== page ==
[JURIST] Leading Thursday's international brief, two of Africa's most prominent Nobel laureates have called for the African Union [official website] to impose sanctions against Zimbabwean President Robert Mugabe [Wikipedia profile] for his continued program of mass evictions in Operation Murambatsvina [Wikipedia backgrounder]. Nobel laureates Wole Soyinka and Wangari Maathai [Nobel profiles] both condemned Mugabe's actions as a "disgrace" to the continent of Africa, and Soyinka lamented Mugabe's transformation from "great revolutionary and freedom fighter" into a "rogue leader" and "monster." Both laureates called for African leaders to take a stand on the issue and warned that silence equalled complicity in Mugabe's actions, arguing that for the world to take the African Union seriously, it must be willing to deal with one of its own who has violated the human rights of his people so aggreviously. JURIST's Paper Chase has continuing coverage of Zimbabwe [JURIST news archive]. ZimOnline has local coverage.
In other international legal news ...
- The first suspect to reach trial in the 2004 bombing of the Australian Embassy in Jakarta, Indonesia [government website], Irun Hidayat, was sentenced to three and a half years incarceration on Thursday for aiding and assisting the perpetrators of the bombing. Hidayat was cleared of the more serious charge of helping the perpetrators plan the bombing, a charge which, under Indonesia's anti-terrorism laws carries the death penalty. Hidayat, as well as the five other individuals currently charged by police [JURIST report] with perpetrating the attack, are believed to be members of the regional terrorist organization Jamaah Islamiyah [MIPT profile]. JURIST's Paper Chase has continuing coverage of Indonesia [JURIST news archive]. The Jakarta Post has local coverage.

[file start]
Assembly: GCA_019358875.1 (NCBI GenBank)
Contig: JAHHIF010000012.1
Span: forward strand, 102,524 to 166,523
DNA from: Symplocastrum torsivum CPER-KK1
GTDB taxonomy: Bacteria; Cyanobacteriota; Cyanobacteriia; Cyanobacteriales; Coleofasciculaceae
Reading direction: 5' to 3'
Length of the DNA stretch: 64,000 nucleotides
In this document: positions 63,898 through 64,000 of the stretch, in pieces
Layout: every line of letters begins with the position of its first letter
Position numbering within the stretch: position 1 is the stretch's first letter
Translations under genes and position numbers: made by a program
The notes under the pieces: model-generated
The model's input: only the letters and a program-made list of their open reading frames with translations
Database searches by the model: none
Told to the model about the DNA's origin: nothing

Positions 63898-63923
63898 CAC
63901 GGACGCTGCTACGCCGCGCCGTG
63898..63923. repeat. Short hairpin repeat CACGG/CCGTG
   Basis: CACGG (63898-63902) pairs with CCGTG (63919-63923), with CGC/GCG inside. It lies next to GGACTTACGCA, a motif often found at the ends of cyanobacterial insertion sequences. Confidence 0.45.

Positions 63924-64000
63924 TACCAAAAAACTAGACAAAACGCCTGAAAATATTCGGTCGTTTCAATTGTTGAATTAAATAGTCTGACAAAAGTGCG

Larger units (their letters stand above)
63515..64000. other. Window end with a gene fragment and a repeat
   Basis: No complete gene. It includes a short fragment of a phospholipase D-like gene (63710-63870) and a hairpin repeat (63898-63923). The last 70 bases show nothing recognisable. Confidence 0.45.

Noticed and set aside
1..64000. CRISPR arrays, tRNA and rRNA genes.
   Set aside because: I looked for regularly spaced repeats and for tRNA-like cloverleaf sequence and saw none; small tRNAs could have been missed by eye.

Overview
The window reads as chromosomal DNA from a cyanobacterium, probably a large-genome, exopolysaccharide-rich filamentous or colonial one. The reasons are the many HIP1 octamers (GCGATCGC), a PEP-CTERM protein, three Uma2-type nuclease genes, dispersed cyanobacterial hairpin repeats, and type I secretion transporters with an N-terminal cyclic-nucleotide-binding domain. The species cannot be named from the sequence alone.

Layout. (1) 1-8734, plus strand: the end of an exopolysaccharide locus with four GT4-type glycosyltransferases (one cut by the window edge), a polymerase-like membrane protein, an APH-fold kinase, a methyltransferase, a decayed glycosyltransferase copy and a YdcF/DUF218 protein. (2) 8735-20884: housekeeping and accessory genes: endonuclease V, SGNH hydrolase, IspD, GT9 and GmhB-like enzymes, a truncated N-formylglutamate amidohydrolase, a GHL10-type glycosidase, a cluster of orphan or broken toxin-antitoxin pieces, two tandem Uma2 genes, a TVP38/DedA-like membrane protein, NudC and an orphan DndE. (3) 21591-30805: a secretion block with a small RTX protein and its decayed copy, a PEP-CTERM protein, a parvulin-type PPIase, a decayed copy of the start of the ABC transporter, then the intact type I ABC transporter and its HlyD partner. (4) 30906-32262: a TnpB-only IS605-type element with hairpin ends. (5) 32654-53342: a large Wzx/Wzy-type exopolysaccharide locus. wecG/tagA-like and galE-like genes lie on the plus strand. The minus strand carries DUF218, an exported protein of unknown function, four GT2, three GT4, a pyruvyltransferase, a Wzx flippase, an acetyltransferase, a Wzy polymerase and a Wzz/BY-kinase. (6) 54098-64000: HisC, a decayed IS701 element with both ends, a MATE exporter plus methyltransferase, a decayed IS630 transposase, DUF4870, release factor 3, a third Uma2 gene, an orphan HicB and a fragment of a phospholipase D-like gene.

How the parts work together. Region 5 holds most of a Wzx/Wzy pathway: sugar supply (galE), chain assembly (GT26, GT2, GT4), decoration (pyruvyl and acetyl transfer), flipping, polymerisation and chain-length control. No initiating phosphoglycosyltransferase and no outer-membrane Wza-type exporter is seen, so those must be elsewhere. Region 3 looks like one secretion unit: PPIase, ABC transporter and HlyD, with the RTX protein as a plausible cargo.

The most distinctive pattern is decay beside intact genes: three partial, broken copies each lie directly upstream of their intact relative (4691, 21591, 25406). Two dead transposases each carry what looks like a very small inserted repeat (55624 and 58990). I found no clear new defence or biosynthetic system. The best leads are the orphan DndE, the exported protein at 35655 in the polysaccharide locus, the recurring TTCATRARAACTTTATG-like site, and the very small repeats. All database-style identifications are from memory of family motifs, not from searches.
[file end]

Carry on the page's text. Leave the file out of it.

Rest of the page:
- In compliance with UN Security Council Resolution 1591 [official PDF text], a panel of experts has been dispatched to the Darfur region of Sudan [government website] to monitor the Resolution's provisions creating sanctions prohibiting the importation of arms into the war-torn province. The experts, who met with a supervisory committee created by the same resolution, will spend 90 days in Darfur and will report back to the committee on the Sudan government's compliance with the Resolution. UN and AU peacekeepers have been dispatched to the Darfur region, and part of the goal of the sanctions is to ensure the safety of those peacekeepers. JURIST's Paper Chase has continuing coverage of Darfur [JURIST news archive]. The Sudan Tribune has local coverage.
- Russian President Vladimir Putin [official profile] opened the first meeting of the Presidential Council on Promotion of Civil Society and Human Rights Institutions on Wednesday since he combined the previous Council with the Russian Human Rights Commission and raised both of them to advisory level in November, 2004. The Council is comprised of leading experts and advocates of human and civil rights in Russia [government website in Russian] and advises the president on the current status of those rights in Russia and abroad. The Council also has the authority to undertake discretionary reviews of draft legislation before the Russian legislature for compliance with human rights obligations, as well as developing methods for encouraging cooperation between the Russian government and NGOs and advocacy groups within Russia. JURIST's Paper Chase has continuing coverage of Russia [JURIST news report]. Itar-Tass has local coverage.